In general, a party may obtain discovery of all matters, not privileged, that are reasonably calculated to lead to the discovery of admissible evidence. Rule 26(b)(1), Ala. R.Civ.P. Rule 26 vests in the trial court broad discretion to control the discovery process and to prevent its abuse by either party, but that discretion is not unbridled.

The issue is whether the trial court abused its discretion in ordering the disclosure of the communications between the Water Works and the attorney general. Wallace argues that the communications go to the heart of the question whether the settlement was collusive and should be rejected by the court. Wallace contends that the documents may contain facts and/or admissions made during the settlement negotiations between the Water Works and the attorney general "which bear on the Water Works Board's liability." Wallace argues that if the Water Works and the attorney general can submit a consent order that could end all potential liability on the part of the Water Works, and which would likely be relied upon at a later date if it were approved, then the facts and representations upon which that proposed consent order are based should be discoverable.

The Water Works argues that the communications are not discoverable, under the work-product doctrine. The protection of the work-product doctrine attaches to documents and other items produced by a party in anticipation of litigation. Rule 26(b)(3). The test to determine whether a document constitutes work product is whether it was prepared by the party or his representative in anticipation of litigation. The party seeking discovery must show that he has a substantial need of the materials and is unable, without undue hardship, to obtain by other means the substantial equivalent of the materials. Rule 26(b)(3); Ex parte Garrick, 642 So. 2d 951 (Ala.1994). The rule protects against revealing an attorney's mental impressions, conclusions, opinions, and legal theories. Hickman v. Taylor, 329 U.S. 495, 67 S. Ct. 385, 91 L. Ed. 451 (1947); Ex parte Alabama Power Co., 280 Ala. 586, 196 So. 2d 702 (1967). The Water Works also contends that the communications are privileged under the attorney-client relationship.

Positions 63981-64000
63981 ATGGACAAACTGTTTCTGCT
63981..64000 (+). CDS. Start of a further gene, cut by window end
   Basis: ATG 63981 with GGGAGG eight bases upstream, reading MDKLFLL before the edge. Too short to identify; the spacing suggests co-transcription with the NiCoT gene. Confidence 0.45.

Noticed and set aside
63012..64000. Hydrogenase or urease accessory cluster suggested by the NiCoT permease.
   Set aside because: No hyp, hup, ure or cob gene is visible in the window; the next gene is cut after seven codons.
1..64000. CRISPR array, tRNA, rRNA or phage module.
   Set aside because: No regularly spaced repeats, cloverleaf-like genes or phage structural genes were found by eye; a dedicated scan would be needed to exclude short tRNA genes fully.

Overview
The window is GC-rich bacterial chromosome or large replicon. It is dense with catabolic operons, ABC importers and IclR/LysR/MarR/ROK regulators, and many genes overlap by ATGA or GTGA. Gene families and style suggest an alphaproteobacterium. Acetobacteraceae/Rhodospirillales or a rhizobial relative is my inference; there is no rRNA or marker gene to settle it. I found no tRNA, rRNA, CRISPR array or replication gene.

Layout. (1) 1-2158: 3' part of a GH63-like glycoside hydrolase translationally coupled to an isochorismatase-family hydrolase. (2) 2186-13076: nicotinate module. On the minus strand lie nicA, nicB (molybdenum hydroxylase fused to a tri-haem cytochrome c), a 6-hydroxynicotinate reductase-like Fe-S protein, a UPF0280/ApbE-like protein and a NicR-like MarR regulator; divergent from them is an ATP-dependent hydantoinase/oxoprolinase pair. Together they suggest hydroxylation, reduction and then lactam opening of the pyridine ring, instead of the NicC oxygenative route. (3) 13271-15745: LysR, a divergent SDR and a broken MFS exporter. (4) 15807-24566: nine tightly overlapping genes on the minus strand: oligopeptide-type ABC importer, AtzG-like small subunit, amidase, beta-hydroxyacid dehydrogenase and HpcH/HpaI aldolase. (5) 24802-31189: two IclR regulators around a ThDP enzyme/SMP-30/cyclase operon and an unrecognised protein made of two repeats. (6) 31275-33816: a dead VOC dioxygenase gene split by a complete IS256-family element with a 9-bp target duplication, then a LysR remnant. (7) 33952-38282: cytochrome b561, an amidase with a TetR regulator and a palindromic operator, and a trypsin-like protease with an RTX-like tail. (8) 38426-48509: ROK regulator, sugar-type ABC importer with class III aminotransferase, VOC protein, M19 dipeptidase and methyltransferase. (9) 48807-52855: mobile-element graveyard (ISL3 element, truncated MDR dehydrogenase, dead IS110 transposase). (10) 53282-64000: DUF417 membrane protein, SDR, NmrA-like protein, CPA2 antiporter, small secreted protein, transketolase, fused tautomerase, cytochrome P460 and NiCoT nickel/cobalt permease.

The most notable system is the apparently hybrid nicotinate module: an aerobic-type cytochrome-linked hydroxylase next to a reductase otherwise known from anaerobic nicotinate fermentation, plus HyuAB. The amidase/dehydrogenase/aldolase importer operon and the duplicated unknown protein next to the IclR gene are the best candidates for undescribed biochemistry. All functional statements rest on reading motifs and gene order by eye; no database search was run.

We note that under Rule 408, Ala.R.Evid., evidence of a compromise or offer to compromise "is not admissible to prove liability for or invalidity of the claim or its amount." Rule 408 also provides: "Evidence of conduct or statements made in compromise negotiations is likewise not admissible. This rule does not require the exclusion of any evidence otherwise discoverable merely because it is presented in the course of compromise negotiations." The Advisory Committee Notes to Rule 408 state, "Nothing in Rule 408 is intended to protect otherwise discoverable evidence simply because a party has offered such evidence during compromise negotiations."